The insider said pacifying the rural voter could have been difficult if the intervention from Kagame had not materialised.

Besides, Zanu-PF insiders say Kagama’s visit will also have political impact.

Kagame’s presence at the congress will cement Mnangagwa’s continued hold on power as it was unlikely that anyone would attempt to challenge him during the visit of a strongman in his mould.

When Mnangagwa came to power in 2017 through a coup, it was said in diplomatic circles that Britain, which supported him, wanted him to establish a Rwandese model in Zimbabwe characterised by a strong authoritarian executive with effective leadership and institutions driving economic recovery and growth.

Rwanda and Zimbabwe enjoy friendly relations that have seen the two countries signed several agreements of cooperation and memoranda of understanding in various areas.

Pacts signed in July include the extradition treaty, a memorandum of understanding on immigration cooperation and another memorandum on cooperation when investigating civil aircraft accidents and other serious incidents.

During the signing of the agreements, Rwanda was represented by Foreign Affairs and International Cooperation minister Vincent Biruta who was in Zimbabwe.

Over 200 Zimbabwean teachers are expected to start working in Rwanda as part of the cooperation between the two countries.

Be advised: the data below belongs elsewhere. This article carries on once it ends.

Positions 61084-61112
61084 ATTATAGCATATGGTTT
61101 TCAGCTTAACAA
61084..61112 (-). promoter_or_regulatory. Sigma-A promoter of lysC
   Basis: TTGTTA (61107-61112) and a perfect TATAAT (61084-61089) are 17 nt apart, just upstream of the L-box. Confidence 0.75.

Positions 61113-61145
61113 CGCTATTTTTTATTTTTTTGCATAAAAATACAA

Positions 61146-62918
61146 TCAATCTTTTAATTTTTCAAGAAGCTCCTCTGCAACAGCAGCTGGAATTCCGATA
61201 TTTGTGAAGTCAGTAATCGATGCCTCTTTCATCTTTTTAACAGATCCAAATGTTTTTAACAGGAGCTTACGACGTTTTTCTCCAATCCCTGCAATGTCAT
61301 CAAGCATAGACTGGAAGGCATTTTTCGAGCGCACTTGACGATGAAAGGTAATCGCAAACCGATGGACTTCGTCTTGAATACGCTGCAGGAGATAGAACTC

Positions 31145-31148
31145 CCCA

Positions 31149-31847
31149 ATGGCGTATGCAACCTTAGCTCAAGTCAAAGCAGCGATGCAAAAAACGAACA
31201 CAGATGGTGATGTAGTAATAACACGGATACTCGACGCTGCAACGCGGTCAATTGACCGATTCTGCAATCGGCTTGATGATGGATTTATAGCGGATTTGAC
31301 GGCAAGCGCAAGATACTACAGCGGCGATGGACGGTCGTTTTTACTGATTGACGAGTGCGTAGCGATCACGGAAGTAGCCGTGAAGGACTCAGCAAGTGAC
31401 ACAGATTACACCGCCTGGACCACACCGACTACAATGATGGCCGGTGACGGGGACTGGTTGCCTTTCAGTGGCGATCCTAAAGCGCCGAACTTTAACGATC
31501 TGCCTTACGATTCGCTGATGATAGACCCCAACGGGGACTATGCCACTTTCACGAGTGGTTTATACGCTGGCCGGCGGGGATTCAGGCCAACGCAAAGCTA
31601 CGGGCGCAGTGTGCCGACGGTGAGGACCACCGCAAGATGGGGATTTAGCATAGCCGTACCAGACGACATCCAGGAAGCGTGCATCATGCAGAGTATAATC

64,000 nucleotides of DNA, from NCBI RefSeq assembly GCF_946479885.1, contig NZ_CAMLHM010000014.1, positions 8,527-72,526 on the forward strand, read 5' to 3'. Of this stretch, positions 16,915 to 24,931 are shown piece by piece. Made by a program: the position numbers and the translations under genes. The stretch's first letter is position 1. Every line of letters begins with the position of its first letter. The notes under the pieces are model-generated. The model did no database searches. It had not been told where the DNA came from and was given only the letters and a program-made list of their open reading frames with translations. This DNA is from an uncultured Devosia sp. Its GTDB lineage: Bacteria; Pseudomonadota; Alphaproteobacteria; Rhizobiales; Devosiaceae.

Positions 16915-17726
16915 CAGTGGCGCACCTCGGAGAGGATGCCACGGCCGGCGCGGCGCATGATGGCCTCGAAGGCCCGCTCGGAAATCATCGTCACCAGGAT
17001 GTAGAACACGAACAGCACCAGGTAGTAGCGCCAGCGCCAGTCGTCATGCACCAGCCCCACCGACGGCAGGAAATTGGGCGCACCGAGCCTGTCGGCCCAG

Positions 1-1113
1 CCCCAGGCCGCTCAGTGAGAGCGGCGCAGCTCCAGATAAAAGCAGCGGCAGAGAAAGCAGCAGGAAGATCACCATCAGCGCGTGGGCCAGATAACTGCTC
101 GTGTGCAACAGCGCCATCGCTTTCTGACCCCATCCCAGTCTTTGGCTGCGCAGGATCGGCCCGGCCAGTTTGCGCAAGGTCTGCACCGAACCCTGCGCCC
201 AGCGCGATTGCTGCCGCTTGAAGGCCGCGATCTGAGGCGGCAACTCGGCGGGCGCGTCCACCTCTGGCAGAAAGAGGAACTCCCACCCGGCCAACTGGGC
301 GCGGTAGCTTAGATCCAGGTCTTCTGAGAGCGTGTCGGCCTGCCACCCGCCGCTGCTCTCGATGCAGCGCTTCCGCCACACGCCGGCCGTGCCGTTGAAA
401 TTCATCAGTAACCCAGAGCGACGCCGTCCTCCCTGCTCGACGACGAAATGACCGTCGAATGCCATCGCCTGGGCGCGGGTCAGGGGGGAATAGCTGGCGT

Businesspeople from both countries are exploring opportunities as they seek to expand their operations.

Last month, a delegation of business leaders from Rwanda visited Zimbabwe to explore opportunities in the mineral-rich southern African country.

Zimbabwean businesses have already set shop in Rwanda, whose economy is the fastest growing in Africa.

Mnangagwa in March opened the Zimbabwe-Rwanda Trade and Investment Conference in Harare, stressing the need for the two countries to boost trade and cooperation, and improve the livelihoods of citizens.

He oversaw the signing of three memoranda of understanding, namely in trade and investment, an implementation agreement on energy, and an MoU between Rwanda’s Private Sector Federation and the Zimbabwe National Chamber of Commerce.

Since 2017, there have been many mutual visits and meetings between Mnangagwa and Kagame, and their officials.

Source – thenewshawks